IIRC, my corsair PSU lead was supplied with a 13a fuse...
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    Re: 5A Fuse Blows

    IIRC, my corsair PSU lead was supplied with a 13a fuse...
    For what im about to say it applies only to a mains voltage of 230V (the UK standard).

    Im not saying you shouldn't with all PSU's I mean with mine, it depends on the power and design of your PSU (in other words stick to manufacturors design). A 13A fuse would allow for a 2990W PSU. But for my 800W psu I could get away with using a 4A fuse and still it shouldn't blow under maximum load. This is because Power = Current x Voltage. You should also note that the cable's current carrying capacity should be >= the value of the fuse and never less. Thats why I shouldn't use a 13A fuse unless I want a fire to burn down my house when a fault occurs.

    Correct me if im wrong

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    Re: 5A Fuse Blows

    Quote Originally Posted by GarethG View Post
    A 13A fuse would allow for a 2990W PSU. But for my 800W psu I could get away with using a 4A fuse and still it shouldn't blow under maximum load. This is because Power = Current x Voltage.
    Just remember though that your PSU won't pull 800W it will generate up to 800W DC at whatever it's efficiency is. If lets say the efficiency is 80% when drawing 800W that will try to pull 1000W from the socket and at 240V that would be 4.16A which would blow the fuse. The 5A one should be enough though and you'll never likely use that 800W

    PS - Could it be that something inside your PSU isn't earthed properly and is causing the big current draw? I never realised that a 5A fuse could be used for it.

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    Re: 5A Fuse Blows

    Couple of points - the plug fuse is designed to protect the connecting lead to the appliance - the PSU should be protected with its own fuse - probably internal.

    The power supply will not be 100% efficient - so if it is running at 800Watts output at 80% efficiency - typical figure) it will be drawing about 1000 Watts input.

    Although power is Voltage*current, this is an AC cct and so power factor has to be taken into account. Typical power factors are about 0.8, so power will be V*A*.8 - so assuming that the 800 watt power supply is delivering the maximum power (800 watts and drawing 1000W) the current drawen from the UK power supply (nominally 230V) will be 5.4 amps. (5.4*230*.8). This is worst case scenario - pessimistic power factor and PSU at maximum load, but you get the idea)

    A typical plug top fuse will blow instantaneously at about 2.5 times its rated current (as I said earlier, it is designed to protect the cable - typically against catastophic failure - a short cct) but if it is overloaded continuosly, it will eventually fail - which is what is happening here. Futrther more, there will be a switch on surge when the PSU is powered up, again overloading the fuse. (Inrush current could be 10 amps for a brief perid)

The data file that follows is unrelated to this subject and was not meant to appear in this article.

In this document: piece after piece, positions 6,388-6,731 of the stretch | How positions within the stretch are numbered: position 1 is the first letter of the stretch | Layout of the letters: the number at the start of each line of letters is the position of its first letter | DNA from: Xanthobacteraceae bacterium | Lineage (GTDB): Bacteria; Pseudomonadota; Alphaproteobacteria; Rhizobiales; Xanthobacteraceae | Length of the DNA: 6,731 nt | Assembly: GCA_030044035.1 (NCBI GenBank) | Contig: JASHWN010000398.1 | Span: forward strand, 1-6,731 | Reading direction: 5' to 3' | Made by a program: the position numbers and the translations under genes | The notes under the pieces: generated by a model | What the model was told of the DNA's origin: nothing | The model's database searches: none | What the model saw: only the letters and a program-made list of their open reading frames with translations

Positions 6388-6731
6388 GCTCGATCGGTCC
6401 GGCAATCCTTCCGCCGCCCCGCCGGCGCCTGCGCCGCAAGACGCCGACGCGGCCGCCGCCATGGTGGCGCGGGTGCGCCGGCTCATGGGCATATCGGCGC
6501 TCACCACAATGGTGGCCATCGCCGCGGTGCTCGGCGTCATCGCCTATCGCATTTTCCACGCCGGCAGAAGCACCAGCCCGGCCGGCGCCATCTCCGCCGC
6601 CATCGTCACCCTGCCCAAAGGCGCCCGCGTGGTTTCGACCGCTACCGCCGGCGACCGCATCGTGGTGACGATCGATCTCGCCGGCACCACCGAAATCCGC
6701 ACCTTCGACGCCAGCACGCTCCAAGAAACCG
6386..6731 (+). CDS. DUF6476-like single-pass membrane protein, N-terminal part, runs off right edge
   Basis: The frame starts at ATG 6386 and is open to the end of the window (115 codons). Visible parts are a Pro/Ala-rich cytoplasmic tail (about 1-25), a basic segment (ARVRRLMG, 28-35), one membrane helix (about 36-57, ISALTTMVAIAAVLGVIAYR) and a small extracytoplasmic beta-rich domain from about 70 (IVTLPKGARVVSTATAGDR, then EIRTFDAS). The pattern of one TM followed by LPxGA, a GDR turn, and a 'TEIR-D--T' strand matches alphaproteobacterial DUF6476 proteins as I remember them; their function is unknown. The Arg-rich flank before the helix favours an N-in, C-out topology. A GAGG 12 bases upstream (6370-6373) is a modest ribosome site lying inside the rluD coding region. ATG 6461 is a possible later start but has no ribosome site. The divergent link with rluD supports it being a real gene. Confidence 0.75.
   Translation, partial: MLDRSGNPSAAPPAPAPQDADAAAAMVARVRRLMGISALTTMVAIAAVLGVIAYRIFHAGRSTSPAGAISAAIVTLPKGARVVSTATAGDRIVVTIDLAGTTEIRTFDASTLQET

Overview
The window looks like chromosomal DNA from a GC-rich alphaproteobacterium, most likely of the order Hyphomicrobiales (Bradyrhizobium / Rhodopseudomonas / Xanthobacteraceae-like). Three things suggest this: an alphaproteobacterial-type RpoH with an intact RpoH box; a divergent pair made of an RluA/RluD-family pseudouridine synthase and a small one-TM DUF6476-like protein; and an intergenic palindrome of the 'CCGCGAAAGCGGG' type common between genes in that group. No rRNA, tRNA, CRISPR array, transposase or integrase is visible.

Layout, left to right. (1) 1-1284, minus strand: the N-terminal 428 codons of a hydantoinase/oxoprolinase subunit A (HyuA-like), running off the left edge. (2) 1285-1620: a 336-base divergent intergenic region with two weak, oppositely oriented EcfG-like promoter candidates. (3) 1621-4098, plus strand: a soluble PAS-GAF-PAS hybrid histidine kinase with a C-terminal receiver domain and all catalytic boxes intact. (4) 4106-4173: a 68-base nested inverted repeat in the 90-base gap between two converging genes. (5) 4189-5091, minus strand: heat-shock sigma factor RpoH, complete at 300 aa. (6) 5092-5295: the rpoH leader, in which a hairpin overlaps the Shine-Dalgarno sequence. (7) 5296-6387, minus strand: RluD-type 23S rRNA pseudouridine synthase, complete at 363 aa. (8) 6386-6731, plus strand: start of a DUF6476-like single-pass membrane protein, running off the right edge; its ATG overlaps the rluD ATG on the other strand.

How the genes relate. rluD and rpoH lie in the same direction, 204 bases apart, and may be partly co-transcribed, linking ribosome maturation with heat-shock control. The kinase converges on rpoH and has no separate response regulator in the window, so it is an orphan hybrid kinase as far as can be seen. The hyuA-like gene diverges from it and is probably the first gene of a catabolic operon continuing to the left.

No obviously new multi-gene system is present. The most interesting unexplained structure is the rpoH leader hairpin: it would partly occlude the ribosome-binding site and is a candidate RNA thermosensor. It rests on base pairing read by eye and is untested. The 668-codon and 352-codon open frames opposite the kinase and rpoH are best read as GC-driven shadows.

Bottom line is that the minimum fuse value should be 7 amps - 10 would be the optimum, but it is unlikely that any harm would come from using a standard 13 Amp fuse.
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    Re: 5A Fuse Blows

    it could be killing the fuse when you turn it off because of back EMF caused by the transformer coils..

    also, mains voltage is variable: supposedly: 230 V +10% −6% but there are vspikes of 300v odd (all dependant on the step down transformers supplying the power)

    and even if you did put a 13a fuse in, if there is a short then it would easily hit 13a and kill that fuse... but if it is just the PSU's operational parameters causingthe >5a current then the 13a would mean that you can turn it on more than once...

    and TBH, 5a isn't really that much when we're talking about transformers...
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    Re: 5A Fuse Blows

    Quote Originally Posted by TAKTAK View Post
    it could be killing the fuse when you turn it off because of back EMF caused by the transformer coils......
    Er - no! Its a switched mode PSU so tthere is no transformer connected to the direct mains input - the transformer operates after the incoming mains is rectified! (But even if it was, there would be little back emf anyway as there would be little stored energy in the transformer under load conditions)

    But as I said in my previous post, a 5A fuse is under-rated - change it - ideally for a 10A, but if you haven't got a 10A, use a standard 13Amp.
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    Re: 5A Fuse Blows

    Quote Originally Posted by peterb View Post
    Er - no! Its a switched mode PSU so tthere is no transformer connected to the direct mains input - the transformer operates after the incoming mains is rectified! (But even if it was, there would be little back emf anyway as there would be little stored energy in the transformer under load conditions)

    But as I said in my previous post, a 5A fuse is under-rated - change it - ideally for a 10A, but if you haven't got a 10A, use a standard 13Amp.
    aaah, fair do's, i've never looked into AC-DC conversion (next week i am IIRC) TBH and just presumed it would do the step down first and then the ADC
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    Re: 5A Fuse Blows

    I thought 13A was the norm for PSU leads?